PPP/C proposing deletion of sedition clause from cyber crime bill

As the National Assembly sits to debate the Cybercrime Bill over the next six hours its members will have two different solutions for the controversial sedition clause to consider.

The Government side of the house has proposed amendments which remove criticism of government and government officials from the list of offences while the opposition has proposed the entire deletion of the Section 18 which contains the clause.

Following its consideration at a special select committee the Cybercrime bill was returned to the National Assembly on April 26.

Almost immediately concerns were raised about Section 18 (1) of the bill, which states: “A person commits an offence of sedition if the person, whether in or out of Guyana, intentionally publishes, transmits or circulates by use of a computer system, a statement or words, either spoken or written, a text, video, image, sign, visible representation, or other thing, that (a) brings or attempts to bring into hatred or contempt, or excites or attempts to excite disaffection towards the Government established by law in Guyana.”

The inclusion of the sedition clause was interpreted as an attempt to stifle the rights of individuals to freedom of speech. Opposition members of the select committee including former Attorney General Anil Nandlall belatedly came forward to denounce its inclusion while the National Toshoas Council, the Working People’s Alliance (WPA) and the Guyana Human Rights Association (GHRA) have all come out publicly against the clause, along with a number of other civil society organisations.

Today Opposition Chief Whip Gail Teixeira has proposed that the entire section be removed. An amendment submitted to the House under Teixeira’s signature reads “Amendment to the Cybercrime Bill; Offences of Sedition Delete entire clause 18 (1) – (4).”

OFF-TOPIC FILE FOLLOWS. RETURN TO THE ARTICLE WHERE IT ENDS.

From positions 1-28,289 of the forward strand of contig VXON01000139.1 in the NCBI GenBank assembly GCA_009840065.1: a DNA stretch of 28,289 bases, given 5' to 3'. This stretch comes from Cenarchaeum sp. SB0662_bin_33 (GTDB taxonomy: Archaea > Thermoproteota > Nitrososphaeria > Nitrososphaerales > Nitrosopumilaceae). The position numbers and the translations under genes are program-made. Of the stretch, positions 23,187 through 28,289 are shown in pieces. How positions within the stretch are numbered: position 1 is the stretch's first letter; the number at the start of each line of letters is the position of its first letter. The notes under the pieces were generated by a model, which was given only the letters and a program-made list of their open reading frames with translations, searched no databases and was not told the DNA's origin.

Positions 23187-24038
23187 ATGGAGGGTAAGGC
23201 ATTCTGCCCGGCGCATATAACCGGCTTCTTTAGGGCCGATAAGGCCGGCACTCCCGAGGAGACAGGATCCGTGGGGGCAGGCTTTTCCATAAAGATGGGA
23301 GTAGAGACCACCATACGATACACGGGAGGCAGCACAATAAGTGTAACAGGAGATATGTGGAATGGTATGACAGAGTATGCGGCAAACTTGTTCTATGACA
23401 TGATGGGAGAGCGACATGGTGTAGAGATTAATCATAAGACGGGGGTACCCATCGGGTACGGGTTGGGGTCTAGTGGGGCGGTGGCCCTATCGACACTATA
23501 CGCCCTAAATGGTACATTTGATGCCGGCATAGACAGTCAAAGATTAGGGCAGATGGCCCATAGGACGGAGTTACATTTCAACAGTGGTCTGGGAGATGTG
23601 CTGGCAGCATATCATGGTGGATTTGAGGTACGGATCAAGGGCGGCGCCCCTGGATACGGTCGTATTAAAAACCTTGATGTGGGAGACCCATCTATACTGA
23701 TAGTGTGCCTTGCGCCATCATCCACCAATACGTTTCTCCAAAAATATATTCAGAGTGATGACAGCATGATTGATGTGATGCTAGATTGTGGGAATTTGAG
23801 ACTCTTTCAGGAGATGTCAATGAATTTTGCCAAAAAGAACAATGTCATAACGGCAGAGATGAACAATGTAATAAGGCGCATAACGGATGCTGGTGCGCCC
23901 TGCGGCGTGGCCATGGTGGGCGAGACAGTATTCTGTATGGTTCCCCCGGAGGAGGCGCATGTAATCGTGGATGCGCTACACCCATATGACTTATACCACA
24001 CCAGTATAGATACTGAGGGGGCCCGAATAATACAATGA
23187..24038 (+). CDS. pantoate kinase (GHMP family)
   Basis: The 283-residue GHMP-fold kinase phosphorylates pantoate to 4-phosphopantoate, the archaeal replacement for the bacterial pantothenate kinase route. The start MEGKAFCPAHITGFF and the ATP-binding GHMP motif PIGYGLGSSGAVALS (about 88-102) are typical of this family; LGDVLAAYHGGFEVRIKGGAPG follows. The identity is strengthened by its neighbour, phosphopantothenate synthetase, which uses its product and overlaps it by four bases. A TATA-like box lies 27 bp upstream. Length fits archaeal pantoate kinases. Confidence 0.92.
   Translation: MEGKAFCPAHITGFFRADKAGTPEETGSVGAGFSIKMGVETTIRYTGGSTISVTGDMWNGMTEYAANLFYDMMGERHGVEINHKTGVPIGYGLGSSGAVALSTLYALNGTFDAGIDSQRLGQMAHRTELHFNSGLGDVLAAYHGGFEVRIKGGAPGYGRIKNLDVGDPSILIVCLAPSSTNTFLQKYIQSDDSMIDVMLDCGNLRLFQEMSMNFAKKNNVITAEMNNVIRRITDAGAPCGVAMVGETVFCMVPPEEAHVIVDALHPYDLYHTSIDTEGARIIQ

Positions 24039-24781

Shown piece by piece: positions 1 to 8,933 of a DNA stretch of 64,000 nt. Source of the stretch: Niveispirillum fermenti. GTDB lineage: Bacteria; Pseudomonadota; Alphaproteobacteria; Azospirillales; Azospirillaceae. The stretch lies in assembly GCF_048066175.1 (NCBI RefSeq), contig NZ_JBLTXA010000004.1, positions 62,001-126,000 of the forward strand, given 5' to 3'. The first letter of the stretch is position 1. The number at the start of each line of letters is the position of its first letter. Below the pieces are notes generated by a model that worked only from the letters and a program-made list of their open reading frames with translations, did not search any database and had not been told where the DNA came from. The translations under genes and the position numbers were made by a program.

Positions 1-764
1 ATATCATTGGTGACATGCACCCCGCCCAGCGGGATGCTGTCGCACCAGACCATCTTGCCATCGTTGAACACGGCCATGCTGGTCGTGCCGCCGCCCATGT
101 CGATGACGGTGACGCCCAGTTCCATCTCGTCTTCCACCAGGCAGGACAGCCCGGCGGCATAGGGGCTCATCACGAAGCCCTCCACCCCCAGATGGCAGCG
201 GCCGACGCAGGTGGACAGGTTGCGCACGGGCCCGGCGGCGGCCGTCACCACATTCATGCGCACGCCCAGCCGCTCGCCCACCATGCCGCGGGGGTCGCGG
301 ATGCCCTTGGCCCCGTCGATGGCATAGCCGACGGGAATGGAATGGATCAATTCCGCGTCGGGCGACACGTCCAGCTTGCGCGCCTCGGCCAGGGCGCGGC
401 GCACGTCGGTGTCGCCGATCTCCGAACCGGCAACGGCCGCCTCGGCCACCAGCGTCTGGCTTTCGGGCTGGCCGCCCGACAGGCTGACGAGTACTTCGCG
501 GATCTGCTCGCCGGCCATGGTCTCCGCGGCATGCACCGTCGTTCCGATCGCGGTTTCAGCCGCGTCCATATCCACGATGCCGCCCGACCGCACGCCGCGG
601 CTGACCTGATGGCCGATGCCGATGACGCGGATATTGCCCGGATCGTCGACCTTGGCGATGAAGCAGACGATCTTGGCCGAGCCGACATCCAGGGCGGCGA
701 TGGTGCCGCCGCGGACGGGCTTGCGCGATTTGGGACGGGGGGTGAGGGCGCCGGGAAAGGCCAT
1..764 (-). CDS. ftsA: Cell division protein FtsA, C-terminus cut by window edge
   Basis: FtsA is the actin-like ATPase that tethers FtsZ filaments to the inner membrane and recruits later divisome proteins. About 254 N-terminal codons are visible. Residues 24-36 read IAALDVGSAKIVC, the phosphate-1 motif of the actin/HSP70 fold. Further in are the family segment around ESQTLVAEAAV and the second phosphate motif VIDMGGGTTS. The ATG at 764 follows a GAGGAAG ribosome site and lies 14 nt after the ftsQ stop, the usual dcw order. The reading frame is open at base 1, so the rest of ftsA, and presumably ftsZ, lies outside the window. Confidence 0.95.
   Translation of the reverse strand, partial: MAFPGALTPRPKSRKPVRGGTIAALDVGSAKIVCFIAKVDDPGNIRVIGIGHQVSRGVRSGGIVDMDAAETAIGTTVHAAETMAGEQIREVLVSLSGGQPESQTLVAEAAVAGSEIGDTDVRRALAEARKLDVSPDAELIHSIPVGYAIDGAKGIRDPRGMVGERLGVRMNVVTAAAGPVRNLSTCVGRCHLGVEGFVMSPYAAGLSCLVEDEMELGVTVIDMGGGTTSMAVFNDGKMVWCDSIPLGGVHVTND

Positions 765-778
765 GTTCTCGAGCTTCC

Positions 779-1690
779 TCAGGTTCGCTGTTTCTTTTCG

Attorney General Basil Williams under whose name the bill is tabled has however proposed that the Sedition Clause be substituted with an “Offences against the state”

Section 18 (1) of this clause states: “A person commits an offence of sedition if the person, whether in or out of Guyana, intentionally publishes, transmits or circulates by use of a computer system, a statement or words, either spoken or written, a text, video, image, sign, visible representation, or other thing, that: (a) advocates the use, without authority of the law, of force as a means of accomplishing a governmental change in Guyana.”

Other amendments seek to clarify that for the purposes of sub-section (1) a statement or words, either spoken or written, a text, video, image, sign, visible representation, or other thing does not constitute an offence if it (a) expresses disapprobation of the measure of the government with a view to obtain their alteration by lawful means or (b) expresses disapprobation of the administration or other action of the government.

Speaking with Stabroek News before the start of the session Teixeira noted that these amendments are not enough.

“Nothing other than the complete removal of the section is good enough,” she stressed.

 

 

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